In **2600** according to an example embodiment. This apparatus **2600** may be configured as a user terminal as described above, although storage nodes may also have similar hardware. The apparatus includes a processor **2602** (e.g., CPU), memory **2604**, and input/output circuitry **2606**. The memory **2604** may include both volatile memory (e.g., RAM) and non-volatile memory (e.g., flash memory, magnetic storage) and may store instructions **2608**, which in this case facilitates distributed storage via a network **2612**. The apparatus **2600** has a network interface **2610** that is used for accessing the network **2612**. The network **2612** includes a plurality of storage nodes **2614**, e.g., edge storage nodes as described above.

The instructions **2608** are operable to cause the processor **2602** to select a value Z (e.g., selected by a system designer via the apparatus) such that an attacker having access to Z of the storage nodes **2614** is unable to decode a file **2616** of size F stored in the network **2612** that distributedly stores the file in more than the Z storage nodes. The instructions **2608** cause the processor **2602** to select N* of storage nodes that minimizes a cost function that includes |F|, Z, an initial data access cost C_{T}, and a transmission and downloading cost C_{d}. The instructions **2608** cause the processor **2602** to initially allocate equal memory sizes from largest (with the largest available capacity) N* storage nodes to store the file and a set **2618** of linear code keys.

The instructions **2608** cause the processor **2602** to iteratively determine a first cost of adding more storage nodes to N* storage nodes and a second cost of allocating more memory from each of the N* storage nodes. Based on a minimal cost determined from the iterative determinations, the instructions **2608** cause the processor **2602** to store the file **2616** and linear code keys **2618** in N≥N* of the storage nodes, the keys **2618** stored in a first through Z^{th }storage nodes and independent linear combinations of the keys **2618** and partitions of the file **2616** stored in a Z+1^{th }to N^{th }storage nodes.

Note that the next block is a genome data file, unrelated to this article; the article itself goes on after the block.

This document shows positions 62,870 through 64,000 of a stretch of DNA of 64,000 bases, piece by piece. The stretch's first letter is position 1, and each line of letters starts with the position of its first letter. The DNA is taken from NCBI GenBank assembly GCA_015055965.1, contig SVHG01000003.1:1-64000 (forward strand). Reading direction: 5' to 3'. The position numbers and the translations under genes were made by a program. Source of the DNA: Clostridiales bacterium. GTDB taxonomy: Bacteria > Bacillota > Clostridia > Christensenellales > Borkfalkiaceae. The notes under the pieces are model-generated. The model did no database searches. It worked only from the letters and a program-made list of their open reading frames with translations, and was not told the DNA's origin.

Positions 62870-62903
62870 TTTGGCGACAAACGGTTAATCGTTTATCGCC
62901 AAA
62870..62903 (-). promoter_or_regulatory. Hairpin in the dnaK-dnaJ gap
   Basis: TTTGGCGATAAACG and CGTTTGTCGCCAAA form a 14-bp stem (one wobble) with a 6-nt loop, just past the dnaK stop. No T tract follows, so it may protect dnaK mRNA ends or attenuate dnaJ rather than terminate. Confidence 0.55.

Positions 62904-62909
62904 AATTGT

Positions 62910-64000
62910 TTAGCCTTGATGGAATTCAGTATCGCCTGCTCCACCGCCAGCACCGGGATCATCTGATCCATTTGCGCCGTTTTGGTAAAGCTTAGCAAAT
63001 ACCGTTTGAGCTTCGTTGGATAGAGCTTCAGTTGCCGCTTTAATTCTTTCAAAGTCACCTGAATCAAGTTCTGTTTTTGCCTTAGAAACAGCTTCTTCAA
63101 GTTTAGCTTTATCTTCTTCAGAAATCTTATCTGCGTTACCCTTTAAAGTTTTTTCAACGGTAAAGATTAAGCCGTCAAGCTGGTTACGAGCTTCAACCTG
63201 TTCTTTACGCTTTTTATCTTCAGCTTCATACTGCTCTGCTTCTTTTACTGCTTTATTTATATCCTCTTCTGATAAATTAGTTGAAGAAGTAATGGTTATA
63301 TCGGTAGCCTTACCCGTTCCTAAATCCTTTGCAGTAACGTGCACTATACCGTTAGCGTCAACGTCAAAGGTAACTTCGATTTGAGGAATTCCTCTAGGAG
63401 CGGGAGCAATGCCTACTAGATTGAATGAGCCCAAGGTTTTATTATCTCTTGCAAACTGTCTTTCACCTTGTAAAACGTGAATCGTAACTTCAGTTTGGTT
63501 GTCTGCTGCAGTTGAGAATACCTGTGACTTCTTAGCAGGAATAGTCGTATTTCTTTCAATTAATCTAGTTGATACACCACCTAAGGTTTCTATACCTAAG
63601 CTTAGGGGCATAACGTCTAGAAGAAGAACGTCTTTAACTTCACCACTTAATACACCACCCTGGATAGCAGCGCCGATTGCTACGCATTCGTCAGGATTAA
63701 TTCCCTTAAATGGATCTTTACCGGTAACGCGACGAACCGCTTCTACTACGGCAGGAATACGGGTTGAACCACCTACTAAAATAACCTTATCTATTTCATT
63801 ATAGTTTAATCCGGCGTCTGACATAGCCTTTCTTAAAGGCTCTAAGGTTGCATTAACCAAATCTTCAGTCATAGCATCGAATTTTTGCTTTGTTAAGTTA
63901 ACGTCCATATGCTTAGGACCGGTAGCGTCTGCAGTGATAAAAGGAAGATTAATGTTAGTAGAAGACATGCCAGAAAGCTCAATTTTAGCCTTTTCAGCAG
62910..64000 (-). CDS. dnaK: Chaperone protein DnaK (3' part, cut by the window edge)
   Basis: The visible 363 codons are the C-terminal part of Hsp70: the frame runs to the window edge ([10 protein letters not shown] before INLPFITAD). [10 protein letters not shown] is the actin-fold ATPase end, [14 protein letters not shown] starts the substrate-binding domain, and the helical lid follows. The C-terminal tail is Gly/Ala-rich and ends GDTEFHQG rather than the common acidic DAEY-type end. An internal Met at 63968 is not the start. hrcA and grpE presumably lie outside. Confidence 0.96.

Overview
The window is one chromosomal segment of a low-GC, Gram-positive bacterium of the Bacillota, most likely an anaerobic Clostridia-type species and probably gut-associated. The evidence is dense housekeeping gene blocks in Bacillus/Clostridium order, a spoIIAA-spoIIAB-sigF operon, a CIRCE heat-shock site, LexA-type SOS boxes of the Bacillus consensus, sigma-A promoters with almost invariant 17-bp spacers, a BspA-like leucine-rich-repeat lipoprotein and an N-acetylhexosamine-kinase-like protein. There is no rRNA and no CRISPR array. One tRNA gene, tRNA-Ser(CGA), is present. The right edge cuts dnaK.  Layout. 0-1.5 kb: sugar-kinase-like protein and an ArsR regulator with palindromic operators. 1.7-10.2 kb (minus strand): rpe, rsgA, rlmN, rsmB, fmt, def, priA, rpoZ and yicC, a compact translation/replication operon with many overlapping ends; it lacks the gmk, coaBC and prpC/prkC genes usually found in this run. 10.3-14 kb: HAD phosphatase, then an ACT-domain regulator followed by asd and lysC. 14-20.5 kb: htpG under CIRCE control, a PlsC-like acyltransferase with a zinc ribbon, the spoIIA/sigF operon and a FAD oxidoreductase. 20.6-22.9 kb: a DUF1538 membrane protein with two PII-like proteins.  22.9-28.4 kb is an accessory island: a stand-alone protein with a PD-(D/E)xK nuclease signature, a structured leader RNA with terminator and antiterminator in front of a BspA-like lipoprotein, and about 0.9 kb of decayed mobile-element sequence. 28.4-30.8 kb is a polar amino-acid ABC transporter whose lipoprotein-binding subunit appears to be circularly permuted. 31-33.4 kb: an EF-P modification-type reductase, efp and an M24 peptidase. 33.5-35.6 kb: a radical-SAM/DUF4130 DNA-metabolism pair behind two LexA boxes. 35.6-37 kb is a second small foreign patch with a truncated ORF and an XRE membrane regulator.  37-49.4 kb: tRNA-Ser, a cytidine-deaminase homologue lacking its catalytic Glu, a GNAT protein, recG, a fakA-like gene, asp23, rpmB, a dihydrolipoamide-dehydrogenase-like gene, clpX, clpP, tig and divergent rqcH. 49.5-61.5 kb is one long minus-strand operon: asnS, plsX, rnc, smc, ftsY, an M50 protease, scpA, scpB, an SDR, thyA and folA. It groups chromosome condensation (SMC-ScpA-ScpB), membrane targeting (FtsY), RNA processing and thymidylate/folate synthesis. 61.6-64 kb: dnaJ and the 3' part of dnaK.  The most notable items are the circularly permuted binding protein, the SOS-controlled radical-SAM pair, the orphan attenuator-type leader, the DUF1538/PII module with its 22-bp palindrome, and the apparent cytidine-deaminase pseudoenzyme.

The various embodiments described above may be implemented using circuitry, firmware, and/or software modules that interact to provide particular results. One of skill in the arts can readily implement such described functionality, either at a modular level or as a whole, using knowledge generally known in the art. For example, the flowcharts and control diagrams illustrated herein may be used to create computer-readable instructions/code for execution by a processor. Such instructions may be stored on a non-transitory computer-readable medium and transferred to the processor for execution as is known in the art. The structures and procedures shown above are only a representative example of embodiments that can be used to provide the functions described hereinabove.